We have found companies repeatedly using tungsten carbide master balls to set their gage when they are measuring steel balls that have only one third the stiffness of the T. C. ball. Even though a master ball is the best approach for setting a comparison gage, a realistic gage uncertainty must still be assigned to these measurements.

If the comparator gage uses flat parallel gauging surfaces, (a policy that we strongly endorse) the same geometry problems that applied to the Horizontal Measuring machine will apply here. If a flat anvil (table) and a spherical gage tip are used the Hertzian elastic deformation will be dramatically increased. As tungsten carbide or diamond gage tips are most often used, extreme care must be exercised so that the correct Young's modulus, i.e. (stiffness), is used in calculating the Hertzian elastic deformations.

When gage blocks are used to master the comparison gage, a new series of problems arise, (see our paper on using gage blocks). What material are the contact surfaces of the gage blocks made of? It is generally good practice to use tungsten carbide wear blocks on the ends of a steel gage block combination, but chrome carbide and ceramic blocks are widely used today. It is important to take the stiffness and thermal coefficient of these materials into

When using a comparison gage with a spherical tip, it is common practice for the technician to manipulate the ball forward and back and side-to-side to find the highest point by hand or more specifically with their fingers. Transferring our 98.6 degree Fahrenheit body temperature to the ball and placing it in the vicinity of the gauging system will cause such a dramatic and instantaneous change in the zeroing that no serious measurement can possibly be made. The simple solution to this problem is to drill a close fitting hole in a block of plastic. The test ball is placed in this hole and the plastic block is maneuvered to find the high point of the ball, thus eliminating the temperature problems.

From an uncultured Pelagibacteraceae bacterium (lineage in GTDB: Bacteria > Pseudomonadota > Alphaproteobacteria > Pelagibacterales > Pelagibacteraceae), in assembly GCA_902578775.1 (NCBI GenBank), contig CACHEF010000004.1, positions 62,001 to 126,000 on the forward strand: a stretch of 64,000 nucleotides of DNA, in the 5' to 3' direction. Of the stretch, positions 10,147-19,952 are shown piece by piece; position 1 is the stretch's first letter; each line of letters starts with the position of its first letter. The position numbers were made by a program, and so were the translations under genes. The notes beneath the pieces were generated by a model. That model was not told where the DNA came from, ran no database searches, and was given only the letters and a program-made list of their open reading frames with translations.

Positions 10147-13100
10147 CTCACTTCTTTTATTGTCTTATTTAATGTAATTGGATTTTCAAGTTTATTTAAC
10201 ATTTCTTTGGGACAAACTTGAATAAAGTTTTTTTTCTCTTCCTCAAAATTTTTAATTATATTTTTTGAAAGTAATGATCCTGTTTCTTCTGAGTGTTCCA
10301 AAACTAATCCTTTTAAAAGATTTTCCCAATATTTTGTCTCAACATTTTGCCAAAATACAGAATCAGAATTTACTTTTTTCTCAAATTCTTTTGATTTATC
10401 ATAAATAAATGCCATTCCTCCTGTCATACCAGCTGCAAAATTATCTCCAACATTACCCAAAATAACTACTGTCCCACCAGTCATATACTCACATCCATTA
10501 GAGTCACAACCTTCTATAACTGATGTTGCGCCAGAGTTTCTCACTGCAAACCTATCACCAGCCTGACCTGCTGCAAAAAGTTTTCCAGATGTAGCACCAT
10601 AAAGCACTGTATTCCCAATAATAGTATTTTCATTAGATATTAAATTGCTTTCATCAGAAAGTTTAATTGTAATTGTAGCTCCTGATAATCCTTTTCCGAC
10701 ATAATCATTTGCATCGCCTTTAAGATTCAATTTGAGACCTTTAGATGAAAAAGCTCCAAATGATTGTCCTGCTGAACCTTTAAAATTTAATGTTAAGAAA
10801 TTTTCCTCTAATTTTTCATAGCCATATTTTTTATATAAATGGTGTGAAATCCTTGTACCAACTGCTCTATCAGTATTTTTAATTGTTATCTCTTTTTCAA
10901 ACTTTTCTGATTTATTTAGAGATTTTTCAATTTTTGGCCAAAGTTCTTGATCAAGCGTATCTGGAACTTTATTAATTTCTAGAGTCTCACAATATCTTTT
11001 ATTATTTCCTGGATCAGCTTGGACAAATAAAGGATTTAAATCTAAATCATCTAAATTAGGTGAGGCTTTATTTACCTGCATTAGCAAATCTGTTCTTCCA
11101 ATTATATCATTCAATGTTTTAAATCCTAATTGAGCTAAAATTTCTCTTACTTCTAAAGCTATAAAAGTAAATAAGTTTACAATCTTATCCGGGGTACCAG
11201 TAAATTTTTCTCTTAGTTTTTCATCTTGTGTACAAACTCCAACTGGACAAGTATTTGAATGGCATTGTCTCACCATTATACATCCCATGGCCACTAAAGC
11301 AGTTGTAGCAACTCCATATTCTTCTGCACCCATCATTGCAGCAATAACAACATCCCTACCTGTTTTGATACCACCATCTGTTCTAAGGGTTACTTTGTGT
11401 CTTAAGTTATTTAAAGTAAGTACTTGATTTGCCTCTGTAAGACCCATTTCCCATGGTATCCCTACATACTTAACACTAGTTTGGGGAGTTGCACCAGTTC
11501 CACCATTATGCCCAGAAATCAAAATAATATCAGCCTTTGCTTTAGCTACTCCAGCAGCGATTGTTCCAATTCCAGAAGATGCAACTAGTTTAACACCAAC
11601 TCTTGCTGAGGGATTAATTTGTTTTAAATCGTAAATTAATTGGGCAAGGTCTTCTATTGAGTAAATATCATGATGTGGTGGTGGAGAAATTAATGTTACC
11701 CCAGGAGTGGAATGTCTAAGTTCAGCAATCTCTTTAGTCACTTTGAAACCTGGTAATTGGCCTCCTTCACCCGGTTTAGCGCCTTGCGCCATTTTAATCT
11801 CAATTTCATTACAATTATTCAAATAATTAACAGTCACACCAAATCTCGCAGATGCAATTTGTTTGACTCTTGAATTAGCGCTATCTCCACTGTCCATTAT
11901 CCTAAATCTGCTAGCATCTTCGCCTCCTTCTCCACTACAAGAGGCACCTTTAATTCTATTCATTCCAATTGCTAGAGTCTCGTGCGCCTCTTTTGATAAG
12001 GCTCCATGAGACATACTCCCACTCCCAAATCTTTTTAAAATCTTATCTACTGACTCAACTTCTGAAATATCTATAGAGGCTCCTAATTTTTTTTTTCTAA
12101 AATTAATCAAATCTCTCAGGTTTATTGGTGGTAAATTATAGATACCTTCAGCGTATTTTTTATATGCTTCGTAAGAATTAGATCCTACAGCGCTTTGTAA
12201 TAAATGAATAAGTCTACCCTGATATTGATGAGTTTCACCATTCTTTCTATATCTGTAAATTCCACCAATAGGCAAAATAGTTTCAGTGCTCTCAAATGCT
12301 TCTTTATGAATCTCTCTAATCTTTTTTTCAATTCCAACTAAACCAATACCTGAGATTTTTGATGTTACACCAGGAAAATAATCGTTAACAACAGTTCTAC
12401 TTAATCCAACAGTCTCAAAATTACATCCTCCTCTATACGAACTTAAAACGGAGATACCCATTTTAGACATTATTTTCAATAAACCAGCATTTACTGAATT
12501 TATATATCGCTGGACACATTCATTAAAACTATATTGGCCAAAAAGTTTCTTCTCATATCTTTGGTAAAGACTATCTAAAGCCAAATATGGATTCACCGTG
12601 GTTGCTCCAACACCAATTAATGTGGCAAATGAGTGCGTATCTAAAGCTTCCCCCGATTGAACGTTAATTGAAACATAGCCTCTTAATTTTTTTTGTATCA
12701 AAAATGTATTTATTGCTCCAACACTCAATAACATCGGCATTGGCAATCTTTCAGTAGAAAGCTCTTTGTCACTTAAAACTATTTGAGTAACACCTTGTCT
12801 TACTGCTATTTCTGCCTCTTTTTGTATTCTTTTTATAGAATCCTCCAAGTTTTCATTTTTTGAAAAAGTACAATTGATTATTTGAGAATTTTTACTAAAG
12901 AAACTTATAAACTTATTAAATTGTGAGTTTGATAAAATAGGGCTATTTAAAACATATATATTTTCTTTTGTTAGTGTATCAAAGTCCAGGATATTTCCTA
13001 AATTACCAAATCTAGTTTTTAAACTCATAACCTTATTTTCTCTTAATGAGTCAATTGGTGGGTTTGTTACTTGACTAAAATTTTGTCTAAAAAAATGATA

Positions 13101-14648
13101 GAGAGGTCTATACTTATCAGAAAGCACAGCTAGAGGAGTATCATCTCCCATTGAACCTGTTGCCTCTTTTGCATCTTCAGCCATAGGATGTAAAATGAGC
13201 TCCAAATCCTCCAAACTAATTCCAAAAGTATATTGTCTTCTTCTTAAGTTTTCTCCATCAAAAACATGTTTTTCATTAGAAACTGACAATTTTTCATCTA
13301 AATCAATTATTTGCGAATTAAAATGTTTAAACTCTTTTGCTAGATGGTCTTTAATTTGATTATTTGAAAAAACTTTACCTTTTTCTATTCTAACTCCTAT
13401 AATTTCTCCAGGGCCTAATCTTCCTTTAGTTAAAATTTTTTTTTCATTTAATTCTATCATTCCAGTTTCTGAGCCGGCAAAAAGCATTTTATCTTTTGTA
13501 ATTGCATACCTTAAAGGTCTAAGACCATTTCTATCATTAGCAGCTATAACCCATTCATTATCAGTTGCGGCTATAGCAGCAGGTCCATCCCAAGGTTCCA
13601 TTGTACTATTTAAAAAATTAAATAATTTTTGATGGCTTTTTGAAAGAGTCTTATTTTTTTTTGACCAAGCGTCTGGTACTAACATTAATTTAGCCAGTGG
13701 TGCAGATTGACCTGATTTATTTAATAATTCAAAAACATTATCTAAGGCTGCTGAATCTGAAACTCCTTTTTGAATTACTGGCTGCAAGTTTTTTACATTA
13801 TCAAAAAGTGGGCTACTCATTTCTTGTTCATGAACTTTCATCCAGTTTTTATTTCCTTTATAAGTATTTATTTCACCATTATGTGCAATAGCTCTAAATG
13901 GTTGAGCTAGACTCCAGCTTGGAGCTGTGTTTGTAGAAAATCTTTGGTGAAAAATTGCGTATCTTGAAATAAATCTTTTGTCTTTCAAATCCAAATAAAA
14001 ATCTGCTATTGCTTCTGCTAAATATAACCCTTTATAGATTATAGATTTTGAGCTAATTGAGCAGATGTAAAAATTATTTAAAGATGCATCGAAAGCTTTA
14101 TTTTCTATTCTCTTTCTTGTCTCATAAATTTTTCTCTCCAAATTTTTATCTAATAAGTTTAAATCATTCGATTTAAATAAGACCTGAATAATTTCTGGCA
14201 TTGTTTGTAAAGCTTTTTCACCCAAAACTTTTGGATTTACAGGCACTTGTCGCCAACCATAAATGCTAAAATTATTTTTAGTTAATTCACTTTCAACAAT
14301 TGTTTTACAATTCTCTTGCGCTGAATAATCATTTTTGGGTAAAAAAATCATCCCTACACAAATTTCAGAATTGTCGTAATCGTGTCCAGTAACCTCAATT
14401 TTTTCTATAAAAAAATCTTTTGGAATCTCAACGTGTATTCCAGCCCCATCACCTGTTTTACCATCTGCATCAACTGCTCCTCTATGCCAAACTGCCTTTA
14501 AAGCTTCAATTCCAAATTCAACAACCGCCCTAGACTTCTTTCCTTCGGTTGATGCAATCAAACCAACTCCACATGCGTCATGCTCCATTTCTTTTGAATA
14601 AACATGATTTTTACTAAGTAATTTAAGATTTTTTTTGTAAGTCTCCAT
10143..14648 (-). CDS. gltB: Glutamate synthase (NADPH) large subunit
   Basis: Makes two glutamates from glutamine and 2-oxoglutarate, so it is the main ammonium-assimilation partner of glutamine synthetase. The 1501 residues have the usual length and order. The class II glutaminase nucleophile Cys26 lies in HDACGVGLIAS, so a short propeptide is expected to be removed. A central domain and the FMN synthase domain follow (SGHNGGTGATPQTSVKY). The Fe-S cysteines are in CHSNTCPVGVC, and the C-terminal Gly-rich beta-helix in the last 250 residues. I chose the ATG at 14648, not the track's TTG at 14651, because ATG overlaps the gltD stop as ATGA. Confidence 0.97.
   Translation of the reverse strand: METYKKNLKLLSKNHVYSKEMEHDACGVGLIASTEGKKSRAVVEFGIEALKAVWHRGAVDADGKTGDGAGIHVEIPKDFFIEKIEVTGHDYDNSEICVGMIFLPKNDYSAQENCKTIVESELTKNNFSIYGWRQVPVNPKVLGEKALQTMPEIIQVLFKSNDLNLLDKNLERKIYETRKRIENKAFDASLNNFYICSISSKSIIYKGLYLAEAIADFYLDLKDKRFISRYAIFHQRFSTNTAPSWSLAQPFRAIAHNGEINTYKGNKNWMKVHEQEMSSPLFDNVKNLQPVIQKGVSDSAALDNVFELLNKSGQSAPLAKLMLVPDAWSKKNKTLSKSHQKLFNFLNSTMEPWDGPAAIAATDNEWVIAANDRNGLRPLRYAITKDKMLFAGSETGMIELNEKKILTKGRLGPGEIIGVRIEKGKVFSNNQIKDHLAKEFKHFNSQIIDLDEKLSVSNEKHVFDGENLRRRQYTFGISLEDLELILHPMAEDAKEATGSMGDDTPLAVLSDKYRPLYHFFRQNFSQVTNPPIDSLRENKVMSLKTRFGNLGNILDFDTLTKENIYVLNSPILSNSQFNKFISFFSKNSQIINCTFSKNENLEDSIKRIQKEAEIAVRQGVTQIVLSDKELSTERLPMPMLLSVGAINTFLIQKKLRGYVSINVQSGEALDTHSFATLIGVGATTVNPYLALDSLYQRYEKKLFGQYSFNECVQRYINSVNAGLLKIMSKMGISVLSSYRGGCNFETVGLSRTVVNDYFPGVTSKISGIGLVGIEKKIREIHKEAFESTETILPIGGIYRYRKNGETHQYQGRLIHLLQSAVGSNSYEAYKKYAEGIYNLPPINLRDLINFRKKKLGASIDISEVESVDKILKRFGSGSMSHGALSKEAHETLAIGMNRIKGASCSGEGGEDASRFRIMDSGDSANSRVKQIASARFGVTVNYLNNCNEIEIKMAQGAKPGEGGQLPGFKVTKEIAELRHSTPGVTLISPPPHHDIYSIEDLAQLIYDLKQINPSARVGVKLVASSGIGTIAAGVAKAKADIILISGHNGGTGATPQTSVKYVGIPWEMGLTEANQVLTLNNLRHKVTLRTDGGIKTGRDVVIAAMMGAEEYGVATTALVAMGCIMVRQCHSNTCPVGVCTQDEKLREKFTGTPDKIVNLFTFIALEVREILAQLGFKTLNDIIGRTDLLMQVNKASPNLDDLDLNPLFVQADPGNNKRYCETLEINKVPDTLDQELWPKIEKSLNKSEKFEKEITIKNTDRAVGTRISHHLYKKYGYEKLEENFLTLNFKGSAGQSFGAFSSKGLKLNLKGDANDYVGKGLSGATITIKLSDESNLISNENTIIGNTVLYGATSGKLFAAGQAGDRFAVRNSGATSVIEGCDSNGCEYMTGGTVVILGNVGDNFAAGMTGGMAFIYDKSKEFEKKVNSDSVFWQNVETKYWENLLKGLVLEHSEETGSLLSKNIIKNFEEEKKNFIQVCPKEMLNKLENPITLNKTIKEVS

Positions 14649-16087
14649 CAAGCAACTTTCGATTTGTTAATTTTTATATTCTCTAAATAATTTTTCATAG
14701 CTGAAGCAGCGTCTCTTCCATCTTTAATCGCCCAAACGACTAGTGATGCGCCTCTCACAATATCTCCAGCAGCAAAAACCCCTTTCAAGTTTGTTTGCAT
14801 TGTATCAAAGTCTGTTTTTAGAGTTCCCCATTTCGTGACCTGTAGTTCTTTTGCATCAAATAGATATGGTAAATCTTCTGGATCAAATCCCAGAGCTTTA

An often overlooked factor is the effects of temperature. The international standard temperature for dimensional metrology is the well-known 68 degrees Fahrenheit or 20 degrees Centigrade. Any variation from this temperature will have dramatic effects on the measurement. Devices like the horizontal measuring machine and other absolute measuring equipment are especially vulnerable to variations from the standard temperature. Comparison gages actually have an advantage in this area. If the setting master and the test ball have the same thermal properties, temperature variations will have much less effect on the measurements. With all of these detailed problems, it is important to remember that the inherent repeatability, linearity, and over all accuracy of the fundamental gauging mechanism is also a major consideration. These additional factors are involved in every gauging system and should be evaluated to establish practical error budgets.

If all of these commonly used ball measuring devices have so many problems, how then should balls be measured? We believe that the best answer to serious ball diameter evaluation can be conducted with a laser scale (absolute) instrument using a flat table and a flat parallel gage-measuring tip. This is not an inexpensive approach, but it works; and it is reliable.